Hazardous Substance Reporting
Emergency Planning and Community Right-to-Know Act (EPCRA)
Emergency Planning and Community Right-to-Know Act regulations and related actions help U.S. communities deal safely and effectively with hazardous substances used in our society. Concerns about chemical safety were triggered by the 1984 disaster in Bhopal, India, caused by an accidental release of methylisocyanate. The release killed or severely injured more than 2000 people.
Community Right-to-Know has been an important aspect of pollution prevention since 1986 when Congress passed the federal Emergency Planning and Community Right-to-Know Act (EPCRA) as a part of the Superfund Amendment and Reauthorization Act (SARA). EPCRA establishes a database framework so that local governments can develop chemical emergency response programs. In part, Community Right-to-Know informs the public of chemical releases to air, water and land by reporting facilities in their communities. In Minnesota, the EPCRA program is administered by the Homeland Security & Emergency Management Division (Department of Public Safety).
Key Requirements of EPCRA are:
- Emergency Planning
- Emergency Notification
- Community Right to Know
- Toxics Release Inventory
Information collected and exchanged encourages pollution prevention planning so that opportunities to reduce or eliminate pollution at its source are recognized. It plays a significant and widespread role to help reporting facilities, state and local environmental agencies and communities develop a broad perspective on chemical hazards and opportunities to reduce them for the benefit of all concerned.
The Toxic Release Inventory (TRI) laws require facilities in certain industries, which manufacture, process or otherwise use certain toxic chemicals above specified thresholds, to report annually:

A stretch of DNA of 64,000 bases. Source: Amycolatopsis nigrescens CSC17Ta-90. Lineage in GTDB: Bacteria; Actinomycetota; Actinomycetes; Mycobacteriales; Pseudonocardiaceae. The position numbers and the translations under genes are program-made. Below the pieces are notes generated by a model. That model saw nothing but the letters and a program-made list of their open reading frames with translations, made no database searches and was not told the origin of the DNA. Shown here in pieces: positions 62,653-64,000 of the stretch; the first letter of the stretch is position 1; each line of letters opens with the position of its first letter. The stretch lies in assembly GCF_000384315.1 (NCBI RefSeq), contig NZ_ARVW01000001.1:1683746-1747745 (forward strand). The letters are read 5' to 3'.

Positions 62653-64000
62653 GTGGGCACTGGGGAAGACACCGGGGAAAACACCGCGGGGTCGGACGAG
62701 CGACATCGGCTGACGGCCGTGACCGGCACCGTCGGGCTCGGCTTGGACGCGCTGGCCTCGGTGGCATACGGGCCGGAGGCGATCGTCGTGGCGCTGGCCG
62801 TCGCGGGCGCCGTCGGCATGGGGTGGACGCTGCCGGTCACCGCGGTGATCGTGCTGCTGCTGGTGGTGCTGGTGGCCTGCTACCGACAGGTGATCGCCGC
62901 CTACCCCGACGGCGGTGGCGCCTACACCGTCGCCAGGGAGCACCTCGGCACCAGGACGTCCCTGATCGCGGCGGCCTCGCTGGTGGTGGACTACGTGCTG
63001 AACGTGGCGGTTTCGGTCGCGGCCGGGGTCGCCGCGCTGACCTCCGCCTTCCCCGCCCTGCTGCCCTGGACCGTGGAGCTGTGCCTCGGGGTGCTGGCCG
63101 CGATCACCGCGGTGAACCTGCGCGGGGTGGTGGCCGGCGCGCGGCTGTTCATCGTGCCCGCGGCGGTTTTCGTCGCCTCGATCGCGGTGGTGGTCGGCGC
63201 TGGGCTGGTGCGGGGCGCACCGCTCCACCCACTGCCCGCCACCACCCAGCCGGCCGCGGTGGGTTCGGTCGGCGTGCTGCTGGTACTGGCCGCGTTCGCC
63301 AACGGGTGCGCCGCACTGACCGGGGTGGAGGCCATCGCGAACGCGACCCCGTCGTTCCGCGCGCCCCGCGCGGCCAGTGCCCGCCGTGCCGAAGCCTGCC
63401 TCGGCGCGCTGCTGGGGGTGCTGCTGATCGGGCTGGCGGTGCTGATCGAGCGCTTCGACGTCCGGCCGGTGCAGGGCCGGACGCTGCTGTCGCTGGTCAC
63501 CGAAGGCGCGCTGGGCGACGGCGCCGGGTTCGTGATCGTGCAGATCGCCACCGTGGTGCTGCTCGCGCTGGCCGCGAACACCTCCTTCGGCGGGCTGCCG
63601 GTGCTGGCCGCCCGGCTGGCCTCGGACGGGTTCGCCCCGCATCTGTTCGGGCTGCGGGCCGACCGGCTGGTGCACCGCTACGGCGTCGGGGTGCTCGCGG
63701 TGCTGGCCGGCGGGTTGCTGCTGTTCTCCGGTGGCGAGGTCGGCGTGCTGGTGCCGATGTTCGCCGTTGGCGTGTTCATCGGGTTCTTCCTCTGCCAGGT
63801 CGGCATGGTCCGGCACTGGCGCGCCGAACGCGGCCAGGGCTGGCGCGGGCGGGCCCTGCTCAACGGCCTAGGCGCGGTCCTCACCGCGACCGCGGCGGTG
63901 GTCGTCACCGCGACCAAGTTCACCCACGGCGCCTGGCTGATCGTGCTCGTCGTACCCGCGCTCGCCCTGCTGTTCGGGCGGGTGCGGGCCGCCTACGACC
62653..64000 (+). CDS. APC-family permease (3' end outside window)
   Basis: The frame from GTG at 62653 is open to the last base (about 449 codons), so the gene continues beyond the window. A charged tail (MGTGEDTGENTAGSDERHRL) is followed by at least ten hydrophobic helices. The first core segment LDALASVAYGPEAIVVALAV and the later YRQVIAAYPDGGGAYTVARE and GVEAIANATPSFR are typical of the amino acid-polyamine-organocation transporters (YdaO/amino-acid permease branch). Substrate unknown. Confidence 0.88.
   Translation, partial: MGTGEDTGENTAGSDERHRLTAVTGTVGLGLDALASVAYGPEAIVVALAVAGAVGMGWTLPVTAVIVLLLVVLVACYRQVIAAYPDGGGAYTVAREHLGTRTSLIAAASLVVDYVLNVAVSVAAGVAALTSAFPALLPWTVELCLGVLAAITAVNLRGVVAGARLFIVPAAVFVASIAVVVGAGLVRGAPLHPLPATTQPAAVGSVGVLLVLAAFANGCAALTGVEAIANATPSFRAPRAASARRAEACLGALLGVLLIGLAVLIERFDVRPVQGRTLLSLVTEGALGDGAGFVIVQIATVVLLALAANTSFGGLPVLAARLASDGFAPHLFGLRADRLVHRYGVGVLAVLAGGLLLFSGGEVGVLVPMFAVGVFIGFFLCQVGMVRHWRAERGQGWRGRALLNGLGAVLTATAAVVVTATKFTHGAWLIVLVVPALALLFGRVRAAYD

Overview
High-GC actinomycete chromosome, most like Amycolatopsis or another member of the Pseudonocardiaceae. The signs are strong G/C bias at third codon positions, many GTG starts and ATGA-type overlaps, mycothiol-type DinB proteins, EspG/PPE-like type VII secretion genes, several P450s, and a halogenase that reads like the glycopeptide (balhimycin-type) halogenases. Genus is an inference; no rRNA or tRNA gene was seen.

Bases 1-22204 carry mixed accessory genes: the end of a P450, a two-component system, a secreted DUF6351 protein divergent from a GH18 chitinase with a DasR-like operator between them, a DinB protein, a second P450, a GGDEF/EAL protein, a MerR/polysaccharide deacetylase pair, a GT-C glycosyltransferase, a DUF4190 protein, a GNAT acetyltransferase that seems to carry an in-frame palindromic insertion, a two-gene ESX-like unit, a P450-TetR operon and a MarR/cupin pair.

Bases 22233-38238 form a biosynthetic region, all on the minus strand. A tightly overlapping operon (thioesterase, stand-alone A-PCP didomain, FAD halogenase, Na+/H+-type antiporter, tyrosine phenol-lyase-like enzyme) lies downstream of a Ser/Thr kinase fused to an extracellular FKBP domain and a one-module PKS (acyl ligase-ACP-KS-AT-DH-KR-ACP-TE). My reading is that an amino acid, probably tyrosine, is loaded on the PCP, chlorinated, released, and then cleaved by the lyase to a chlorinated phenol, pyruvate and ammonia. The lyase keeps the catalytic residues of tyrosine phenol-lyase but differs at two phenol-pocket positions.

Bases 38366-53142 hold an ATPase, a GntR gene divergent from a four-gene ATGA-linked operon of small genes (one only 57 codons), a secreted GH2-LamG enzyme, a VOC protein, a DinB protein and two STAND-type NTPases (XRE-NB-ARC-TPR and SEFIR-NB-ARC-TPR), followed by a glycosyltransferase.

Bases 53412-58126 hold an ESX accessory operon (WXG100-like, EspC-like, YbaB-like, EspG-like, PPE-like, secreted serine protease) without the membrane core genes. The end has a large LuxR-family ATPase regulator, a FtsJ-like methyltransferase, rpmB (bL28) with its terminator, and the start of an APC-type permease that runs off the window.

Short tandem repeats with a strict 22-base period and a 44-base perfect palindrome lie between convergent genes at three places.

- the amounts of toxic chemicals released into the environment
- transferred off-site for treatment
- used for energy recovery
- disposed of
- managed on-site at the facility
The Minnesota EPCRA Program manages this information the Toxic Release Inventory (TRI) database. The data are collected from various covered industries including manufacturing, electric utilities, commercial hazardous waste treatment and other industrial sectors. The searchable database includes annual chemical release and management data from reporting facilities back to 1988. Search the database by chemical or Minnesota facility, city or county. The US EPA provides TRI tools for finding and evaluation TRI information nationwide.
The University has a number of EPCRA reportable sites and chemicals that may present a physical or health danger to the public. Only specific chemicals and volumes meet the criteria for inclusion. There are no TRI reportable sites in the University system.
EPCRA reported chemicals fall into these categories:
- Fuels & Oils: including diesel fuel for emergency generators, fuel oil for steam plant operations, or gasoline, ethanol or mixed fuels for fleet vehicles; hydraulic oils for equipment and operations; and scintillation fluids for research.
- Compressed gases: including chlorine for water treatment; propane/natural gas for heating purposes; ammonia for farm and research; freon for campus cooling and operations;
- Strong Acids/Bases for operations (lead acid batteries) and research activities.
Many regulated chemicals are contained in tanks also regulated as an Aboveground or Underground Storage tanks. Visit the Land Programs page for more information about University tanks.